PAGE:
Almost All COVID-19 Data Websites Secretly Track Users

European Research Council uncovered the tracking in a new study.

QUICK FACTS:
  • According to the European Research Council (ERC), the vast majority of government COVID-19 websites use third-party trackers.
  • The tracking is allegedly taking place without the user’s consent, according to a recent paper titled “Measuring Web Cookies in Governmental Websites.”
  • The European Research Council (ERC), the European Union, and the Spanish government all contributed to funding the report.
  • The study checked three types of websites, including the sites of “G20” countries, international groups, such as the United Nations, and popular websites used for COVID-19 information. 
  • “Web cookies have been exploited to collect information about users’ online activities and interests,” notes the paper.
  • Researchers confirmed that 90 percent of government websites in the “G20” countries and the European Union added cookies without user consent.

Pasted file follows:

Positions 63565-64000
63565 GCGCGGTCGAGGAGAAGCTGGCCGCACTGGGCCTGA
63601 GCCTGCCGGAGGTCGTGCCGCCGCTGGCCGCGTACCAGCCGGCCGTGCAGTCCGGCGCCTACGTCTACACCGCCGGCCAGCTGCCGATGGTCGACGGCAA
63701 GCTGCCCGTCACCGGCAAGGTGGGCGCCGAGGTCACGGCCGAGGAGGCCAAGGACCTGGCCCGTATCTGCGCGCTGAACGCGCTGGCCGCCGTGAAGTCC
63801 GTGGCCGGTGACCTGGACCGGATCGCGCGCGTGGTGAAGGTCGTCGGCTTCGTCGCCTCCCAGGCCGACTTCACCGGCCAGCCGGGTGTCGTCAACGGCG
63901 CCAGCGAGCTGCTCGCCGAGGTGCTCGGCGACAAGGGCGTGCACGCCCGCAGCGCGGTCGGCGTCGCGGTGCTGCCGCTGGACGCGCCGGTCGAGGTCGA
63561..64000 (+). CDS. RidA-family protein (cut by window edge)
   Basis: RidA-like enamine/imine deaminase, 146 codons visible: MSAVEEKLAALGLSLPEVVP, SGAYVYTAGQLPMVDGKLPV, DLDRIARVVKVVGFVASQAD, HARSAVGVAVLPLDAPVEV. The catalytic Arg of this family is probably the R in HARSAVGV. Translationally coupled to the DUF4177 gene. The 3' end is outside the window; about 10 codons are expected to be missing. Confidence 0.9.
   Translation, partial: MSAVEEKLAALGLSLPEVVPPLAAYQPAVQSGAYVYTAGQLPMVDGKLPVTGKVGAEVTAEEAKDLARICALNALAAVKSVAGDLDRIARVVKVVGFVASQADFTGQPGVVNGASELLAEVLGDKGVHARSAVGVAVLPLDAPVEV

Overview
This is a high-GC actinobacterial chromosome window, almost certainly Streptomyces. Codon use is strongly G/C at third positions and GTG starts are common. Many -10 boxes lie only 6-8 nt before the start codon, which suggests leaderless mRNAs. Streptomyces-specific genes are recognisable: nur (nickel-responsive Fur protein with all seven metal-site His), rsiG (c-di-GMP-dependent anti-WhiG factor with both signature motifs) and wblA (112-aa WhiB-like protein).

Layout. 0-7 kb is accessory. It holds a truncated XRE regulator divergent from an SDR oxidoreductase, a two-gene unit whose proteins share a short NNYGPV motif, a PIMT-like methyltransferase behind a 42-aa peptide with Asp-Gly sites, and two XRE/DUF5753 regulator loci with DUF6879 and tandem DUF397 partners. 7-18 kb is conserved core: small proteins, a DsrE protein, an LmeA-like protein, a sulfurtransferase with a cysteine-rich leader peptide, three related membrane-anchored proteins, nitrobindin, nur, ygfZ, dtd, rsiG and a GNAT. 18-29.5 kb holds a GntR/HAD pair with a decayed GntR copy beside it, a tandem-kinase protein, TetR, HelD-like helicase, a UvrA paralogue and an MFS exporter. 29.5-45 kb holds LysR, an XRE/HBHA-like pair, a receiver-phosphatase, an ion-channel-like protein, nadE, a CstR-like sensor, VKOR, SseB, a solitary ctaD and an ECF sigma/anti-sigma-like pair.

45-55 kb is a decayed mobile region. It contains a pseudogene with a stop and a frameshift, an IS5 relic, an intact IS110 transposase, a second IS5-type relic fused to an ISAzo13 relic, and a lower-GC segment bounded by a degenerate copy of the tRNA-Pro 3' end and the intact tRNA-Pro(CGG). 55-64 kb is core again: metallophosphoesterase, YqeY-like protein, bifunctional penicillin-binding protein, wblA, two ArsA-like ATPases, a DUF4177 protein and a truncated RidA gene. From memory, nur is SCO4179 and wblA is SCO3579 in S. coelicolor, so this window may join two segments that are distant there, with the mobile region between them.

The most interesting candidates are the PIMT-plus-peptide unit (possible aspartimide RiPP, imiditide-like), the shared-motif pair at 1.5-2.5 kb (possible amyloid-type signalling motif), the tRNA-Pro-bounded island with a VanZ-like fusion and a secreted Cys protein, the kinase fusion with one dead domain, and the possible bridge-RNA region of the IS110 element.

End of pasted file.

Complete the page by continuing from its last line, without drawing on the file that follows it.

STUDY RESULTS:
  • “A potential risk from e-governance is that since it represents a unique point of interaction for mandatory and indispensable services for all citizens, it can, unintentionally or not, become a single point of monitoring and tracking for the entire population of a country. A readily available way to achieve that is with the use of Web cookies,” the paper cautioned readers.
  • “Our results show that, unfortunately, tracking is a serious concern, as in some countries up to 90% of these websites create cookies of third-party trackers without any consent from users,” a summary of the findings explained.
  • “Non-session cookies, that are created by trackers and can last for days or months, are widely present even in countries with strict user privacy laws. We also show that the above is a problem for official websites of international organizations and popular websites that inform the public about the COVID-19 pandemic,” the summary continues.
BACKGROUND:
  • This data, particularly the non-session cookies, could be considered a violation of privacy for users who have not consented to be tracked.
  • Previous studies have shown widespread cookie use on various websites, but none have measured their use on government websites until now.
  • The research was created for the purpose of putting pressure on governments to set an example of appropriate tracking practices.